Feeding Your Horse During A Drought 

Living in Australia we are all too often faced with the prospect of drought and feeding your horses through these hard times can be a challenge. Feed and hay prices increase, quality varies and access to pasture is very limited, hopefully we can offer a few tips to try and keep your horse happy and heathy through these dry times. 

  • Increase intake of grassy hay above the hay ration you are already feeding. Horses should consume a minimum of 1% of their body weight in roughage per day. 
  • Use a slow feeder or bale feeder to try and reduce wastage, horses should have constant access to forage just as if they were grazing on grass in their paddocks. 
  • The addition of some alternative fibre sources, such as increasing chaff in your ration or introducing a super fibre or complete feed that has a high fibre content (all new feeds should be introduced gradually).  
  • Try to limit feeding your horse’s hay on the ground, this avoids them picking up too much dirt and sand whilst eating, which can cause digestive upsets such as sand colic. 

It’s not just important to manage roughage intake but we also need to make sure our horse’s nutritional requirements are being met. Without access to green pasture and an increase in hard feeds our horse’s diet can be lacking in some important vitamins and minerals. There are plenty of things you can do to make sure your horse has a balanced and nutritional feed ration. 

  • Include a vitamin and mineral supplement to your ration. These don’t have to be expensive, such as Ranvet’s Ration Balancer. If your horse is just resting in the paddock, the average horse only requires 30g a day to meet all their daily nutritional requirements. This can be adjusted depending on a horse’s exercise level and size.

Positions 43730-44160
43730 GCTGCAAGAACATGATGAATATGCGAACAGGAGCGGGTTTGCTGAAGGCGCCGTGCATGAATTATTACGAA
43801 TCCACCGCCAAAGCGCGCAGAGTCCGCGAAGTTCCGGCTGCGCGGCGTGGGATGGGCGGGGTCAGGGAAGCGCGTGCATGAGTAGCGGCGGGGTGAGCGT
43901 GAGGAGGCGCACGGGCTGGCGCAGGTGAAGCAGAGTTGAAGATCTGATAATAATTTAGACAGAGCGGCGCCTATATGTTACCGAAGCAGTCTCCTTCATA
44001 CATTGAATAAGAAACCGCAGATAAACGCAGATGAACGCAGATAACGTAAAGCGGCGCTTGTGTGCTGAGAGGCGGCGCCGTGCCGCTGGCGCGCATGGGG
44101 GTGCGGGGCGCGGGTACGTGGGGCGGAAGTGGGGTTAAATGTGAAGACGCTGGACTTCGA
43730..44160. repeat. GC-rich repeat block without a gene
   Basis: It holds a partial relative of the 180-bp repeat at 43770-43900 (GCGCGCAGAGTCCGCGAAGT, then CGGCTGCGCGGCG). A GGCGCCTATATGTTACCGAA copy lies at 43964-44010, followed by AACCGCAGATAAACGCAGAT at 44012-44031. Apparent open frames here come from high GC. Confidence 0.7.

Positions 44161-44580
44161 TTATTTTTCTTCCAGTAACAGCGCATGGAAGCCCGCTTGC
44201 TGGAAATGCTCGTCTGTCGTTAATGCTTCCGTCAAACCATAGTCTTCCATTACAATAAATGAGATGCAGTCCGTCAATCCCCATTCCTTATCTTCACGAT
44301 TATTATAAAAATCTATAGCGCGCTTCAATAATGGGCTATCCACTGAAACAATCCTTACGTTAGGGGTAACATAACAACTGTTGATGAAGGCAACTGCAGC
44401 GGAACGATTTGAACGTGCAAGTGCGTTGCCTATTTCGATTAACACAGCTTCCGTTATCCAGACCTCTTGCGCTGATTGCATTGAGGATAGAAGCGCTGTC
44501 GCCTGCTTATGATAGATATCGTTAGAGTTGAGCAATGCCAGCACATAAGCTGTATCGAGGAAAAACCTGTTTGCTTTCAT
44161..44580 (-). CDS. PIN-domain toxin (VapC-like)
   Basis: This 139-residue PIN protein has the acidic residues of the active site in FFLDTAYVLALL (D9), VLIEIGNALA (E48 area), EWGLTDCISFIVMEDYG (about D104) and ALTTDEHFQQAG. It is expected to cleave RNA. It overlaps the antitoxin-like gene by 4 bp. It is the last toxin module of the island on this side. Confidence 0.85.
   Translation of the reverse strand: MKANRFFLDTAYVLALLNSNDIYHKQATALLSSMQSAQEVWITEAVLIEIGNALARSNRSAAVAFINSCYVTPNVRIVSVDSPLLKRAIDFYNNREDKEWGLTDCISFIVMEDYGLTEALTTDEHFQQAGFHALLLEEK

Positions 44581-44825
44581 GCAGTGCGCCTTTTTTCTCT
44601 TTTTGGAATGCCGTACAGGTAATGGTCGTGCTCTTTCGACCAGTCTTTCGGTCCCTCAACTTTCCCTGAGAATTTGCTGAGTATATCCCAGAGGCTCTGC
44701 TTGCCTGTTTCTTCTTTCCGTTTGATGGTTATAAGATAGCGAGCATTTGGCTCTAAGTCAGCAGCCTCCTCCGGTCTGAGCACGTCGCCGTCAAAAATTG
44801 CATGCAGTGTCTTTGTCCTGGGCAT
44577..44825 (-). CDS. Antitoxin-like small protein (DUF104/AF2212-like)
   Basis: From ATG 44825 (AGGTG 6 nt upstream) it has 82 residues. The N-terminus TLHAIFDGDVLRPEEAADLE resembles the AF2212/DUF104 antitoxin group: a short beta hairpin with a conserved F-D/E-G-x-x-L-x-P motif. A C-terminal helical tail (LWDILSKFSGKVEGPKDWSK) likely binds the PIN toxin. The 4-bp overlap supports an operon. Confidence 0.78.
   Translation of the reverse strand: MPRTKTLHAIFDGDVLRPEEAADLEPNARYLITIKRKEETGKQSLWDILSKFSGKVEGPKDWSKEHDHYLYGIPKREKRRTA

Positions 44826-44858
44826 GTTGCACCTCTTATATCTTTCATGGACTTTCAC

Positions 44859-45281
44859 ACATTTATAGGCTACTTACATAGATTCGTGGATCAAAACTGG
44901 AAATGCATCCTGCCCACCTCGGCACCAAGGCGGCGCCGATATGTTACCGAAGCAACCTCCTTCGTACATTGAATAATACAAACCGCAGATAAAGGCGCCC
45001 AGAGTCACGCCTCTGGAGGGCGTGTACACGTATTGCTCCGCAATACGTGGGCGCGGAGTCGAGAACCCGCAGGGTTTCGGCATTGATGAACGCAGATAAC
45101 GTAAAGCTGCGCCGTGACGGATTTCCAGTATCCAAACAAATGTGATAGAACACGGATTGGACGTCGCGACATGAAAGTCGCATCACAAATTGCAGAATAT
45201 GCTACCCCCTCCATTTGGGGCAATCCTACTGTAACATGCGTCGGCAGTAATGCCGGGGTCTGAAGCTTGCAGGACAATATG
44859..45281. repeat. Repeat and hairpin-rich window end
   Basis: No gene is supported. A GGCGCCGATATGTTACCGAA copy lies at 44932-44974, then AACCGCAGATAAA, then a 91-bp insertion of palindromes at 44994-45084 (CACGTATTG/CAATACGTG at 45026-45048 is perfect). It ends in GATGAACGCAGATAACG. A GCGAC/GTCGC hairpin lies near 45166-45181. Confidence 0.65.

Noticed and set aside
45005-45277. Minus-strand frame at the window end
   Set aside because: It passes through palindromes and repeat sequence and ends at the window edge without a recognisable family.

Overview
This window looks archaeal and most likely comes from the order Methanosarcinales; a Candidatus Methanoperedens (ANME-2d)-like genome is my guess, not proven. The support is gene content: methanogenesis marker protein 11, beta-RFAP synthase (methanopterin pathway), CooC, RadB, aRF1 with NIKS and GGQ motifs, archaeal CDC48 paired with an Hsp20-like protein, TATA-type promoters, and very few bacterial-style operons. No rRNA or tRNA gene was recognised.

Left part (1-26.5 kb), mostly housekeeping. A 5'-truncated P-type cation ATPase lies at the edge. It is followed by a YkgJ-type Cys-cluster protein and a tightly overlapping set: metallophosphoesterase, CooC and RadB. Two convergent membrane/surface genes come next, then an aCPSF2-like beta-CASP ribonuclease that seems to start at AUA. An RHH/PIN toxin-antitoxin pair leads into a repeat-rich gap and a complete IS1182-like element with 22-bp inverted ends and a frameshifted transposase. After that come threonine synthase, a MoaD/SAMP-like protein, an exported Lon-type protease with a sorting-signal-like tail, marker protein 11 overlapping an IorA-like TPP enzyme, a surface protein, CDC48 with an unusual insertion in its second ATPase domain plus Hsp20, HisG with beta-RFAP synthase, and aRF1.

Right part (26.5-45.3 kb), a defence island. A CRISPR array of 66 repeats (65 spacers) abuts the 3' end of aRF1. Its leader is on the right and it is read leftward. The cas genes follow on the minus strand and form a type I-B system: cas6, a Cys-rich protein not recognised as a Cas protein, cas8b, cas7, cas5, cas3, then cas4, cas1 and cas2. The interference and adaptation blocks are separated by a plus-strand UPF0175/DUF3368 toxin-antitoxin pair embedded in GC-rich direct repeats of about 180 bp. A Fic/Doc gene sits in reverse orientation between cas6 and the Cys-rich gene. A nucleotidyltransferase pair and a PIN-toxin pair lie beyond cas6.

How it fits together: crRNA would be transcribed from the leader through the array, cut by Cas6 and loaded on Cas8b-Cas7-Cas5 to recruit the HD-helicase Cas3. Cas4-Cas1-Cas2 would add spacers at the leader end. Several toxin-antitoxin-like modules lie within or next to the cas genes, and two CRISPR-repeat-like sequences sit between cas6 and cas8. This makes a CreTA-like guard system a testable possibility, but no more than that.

• Addition of an oil to their diet for an easily digestible cool energy source 
  • Place a salt lick in for your horse so they have free access to help maintain hydration and fluid balance. 
  • The addition of some electrolytes to your horse’s diet, this helps replace those lost through fluid loss and helps stimulate the thirst response to prevent dehydration.  
  • It’s extremely important that your horse has constant access to plenty of fresh clean water. 
  • Monitor horses condition closely to ensure they are maintaining a good body score and adjust ration as required.

Another few important considerations; keep an eye on your horse’s paddock. Many weeds are poisonous to horses and even though horses are fussy eaters if grass is not available, they can be known to eat some weeds, so maintaining a clean paddock is a good idea. As paddocks dry out dust increases, which unfortunately can lead to respiratory conditions so keeping a close eye on your horse’s health is important, and always seek the advice of your veterinarian if you have any concerns. 

Nutritional requirements will vary for each horse depending on what they are currently doing, the quality of the feed they have access to and where they are being kept, so adjusting rations for individual horses’ needs is important. Horses in work, broodmares and young horses still growing will require more to maintain condition through dry times than a horse just spelling in the paddock.   

If you have any doubts or questions regarding your horses diet, it is easy to seek the advice of a nutritionist to ensure you are doing what you need to keep your horse happy and healthy. You can submit your ration for a free diet analysis anytime via Diet Evaluation | Ranvet  


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Experts in Equine Nutrition

Every product in the Ranvet range has been developed to meet a horse’s most specific need at any given time, be it in a training environment or on a breeding farm. Having pioneered the formulation of specific medications and dietary supplements for horses, the company is now recognised as a leader in the areas of equine health and nutrition.

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